#Blackface in 2014. No, really.

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It’s 2014 and somehow kids are still using blackface and big butts to portray black people. Why do we still need to explain why this is racist? RA’EESA PATHER sums it up.

3 COMMENTS

  1. Thank you for this. I appreciate this as a collection of responses that are better stated than I could have done (thank you, TO Molefe and Tom Eaton).

    Have to admit, I was amused by @zeynib’s summary of the conflation of blackface and Xhosa initiation rituals. Really, mense. It’s not the same thing.

  2. It’s a pity that these two girls are now suspended from their residences. I don’t think they meant Blackface in any historical political context – it was two girls depicting local stereotypes (and outdated at that). If you want to dig deeper it’s interesting that nothing’s been done to shift the necessary link between black women and domestic work. But this then points to the education system and it becomes difficult to grab your torches & pitchforks and write remarks on the lack of education.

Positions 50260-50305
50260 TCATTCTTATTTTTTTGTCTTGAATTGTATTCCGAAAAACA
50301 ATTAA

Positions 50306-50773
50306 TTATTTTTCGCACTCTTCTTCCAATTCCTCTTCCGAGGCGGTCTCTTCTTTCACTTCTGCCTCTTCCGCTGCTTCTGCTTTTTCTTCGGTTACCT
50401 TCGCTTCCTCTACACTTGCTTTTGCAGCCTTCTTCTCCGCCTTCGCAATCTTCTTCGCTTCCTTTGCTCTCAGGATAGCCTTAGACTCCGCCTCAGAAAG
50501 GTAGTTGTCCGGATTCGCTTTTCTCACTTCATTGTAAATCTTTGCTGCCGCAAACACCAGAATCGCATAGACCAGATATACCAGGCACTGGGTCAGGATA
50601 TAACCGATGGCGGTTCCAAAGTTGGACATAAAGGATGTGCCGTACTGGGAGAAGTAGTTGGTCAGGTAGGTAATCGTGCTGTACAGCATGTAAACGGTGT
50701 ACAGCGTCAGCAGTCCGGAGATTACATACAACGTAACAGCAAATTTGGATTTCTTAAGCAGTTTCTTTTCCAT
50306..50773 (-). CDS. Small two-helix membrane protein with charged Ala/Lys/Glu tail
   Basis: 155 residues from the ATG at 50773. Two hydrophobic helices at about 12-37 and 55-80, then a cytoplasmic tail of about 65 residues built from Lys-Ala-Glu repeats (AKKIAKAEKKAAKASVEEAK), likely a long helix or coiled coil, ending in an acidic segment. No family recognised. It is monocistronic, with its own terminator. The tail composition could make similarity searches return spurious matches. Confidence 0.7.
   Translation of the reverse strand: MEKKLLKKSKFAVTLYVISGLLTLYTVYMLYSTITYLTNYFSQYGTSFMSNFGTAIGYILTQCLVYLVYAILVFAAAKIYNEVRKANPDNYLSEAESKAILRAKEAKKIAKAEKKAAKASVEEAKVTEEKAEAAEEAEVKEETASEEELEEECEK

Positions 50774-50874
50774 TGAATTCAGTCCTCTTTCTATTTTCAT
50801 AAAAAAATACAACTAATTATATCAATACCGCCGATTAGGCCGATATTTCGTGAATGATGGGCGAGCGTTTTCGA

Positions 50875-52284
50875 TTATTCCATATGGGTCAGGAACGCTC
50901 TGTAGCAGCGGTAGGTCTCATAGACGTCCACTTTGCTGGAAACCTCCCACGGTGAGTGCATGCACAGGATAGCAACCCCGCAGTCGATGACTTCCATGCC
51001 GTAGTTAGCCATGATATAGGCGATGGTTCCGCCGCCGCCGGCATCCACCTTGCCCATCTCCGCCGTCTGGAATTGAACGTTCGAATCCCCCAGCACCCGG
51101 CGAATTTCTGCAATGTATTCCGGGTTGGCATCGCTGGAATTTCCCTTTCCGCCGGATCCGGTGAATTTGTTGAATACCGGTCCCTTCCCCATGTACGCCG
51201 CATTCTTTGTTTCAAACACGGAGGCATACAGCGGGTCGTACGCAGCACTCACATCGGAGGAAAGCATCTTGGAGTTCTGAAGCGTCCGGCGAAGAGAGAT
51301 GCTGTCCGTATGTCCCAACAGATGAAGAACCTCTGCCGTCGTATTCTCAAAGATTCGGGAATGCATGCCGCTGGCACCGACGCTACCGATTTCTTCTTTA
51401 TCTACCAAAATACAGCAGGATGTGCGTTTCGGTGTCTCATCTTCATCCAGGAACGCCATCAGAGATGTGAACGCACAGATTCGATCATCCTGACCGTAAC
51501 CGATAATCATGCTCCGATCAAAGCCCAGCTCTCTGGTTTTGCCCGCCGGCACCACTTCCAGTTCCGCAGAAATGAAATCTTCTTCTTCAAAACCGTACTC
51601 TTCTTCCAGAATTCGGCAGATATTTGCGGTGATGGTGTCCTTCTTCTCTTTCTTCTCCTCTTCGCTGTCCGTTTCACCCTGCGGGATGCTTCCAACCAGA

There will be cultural understanding lurking just beneath the surface, but in true SA style, we’re not interested in understanding or what they really meant, instead we’re interested in how much we can claim to be offended.

    Why will the world be better off by punishing these girls? Will it teach us that no one dares make a comment that involves race or skin colour in a country that at some point actually referred to itself as a rainbow nation.

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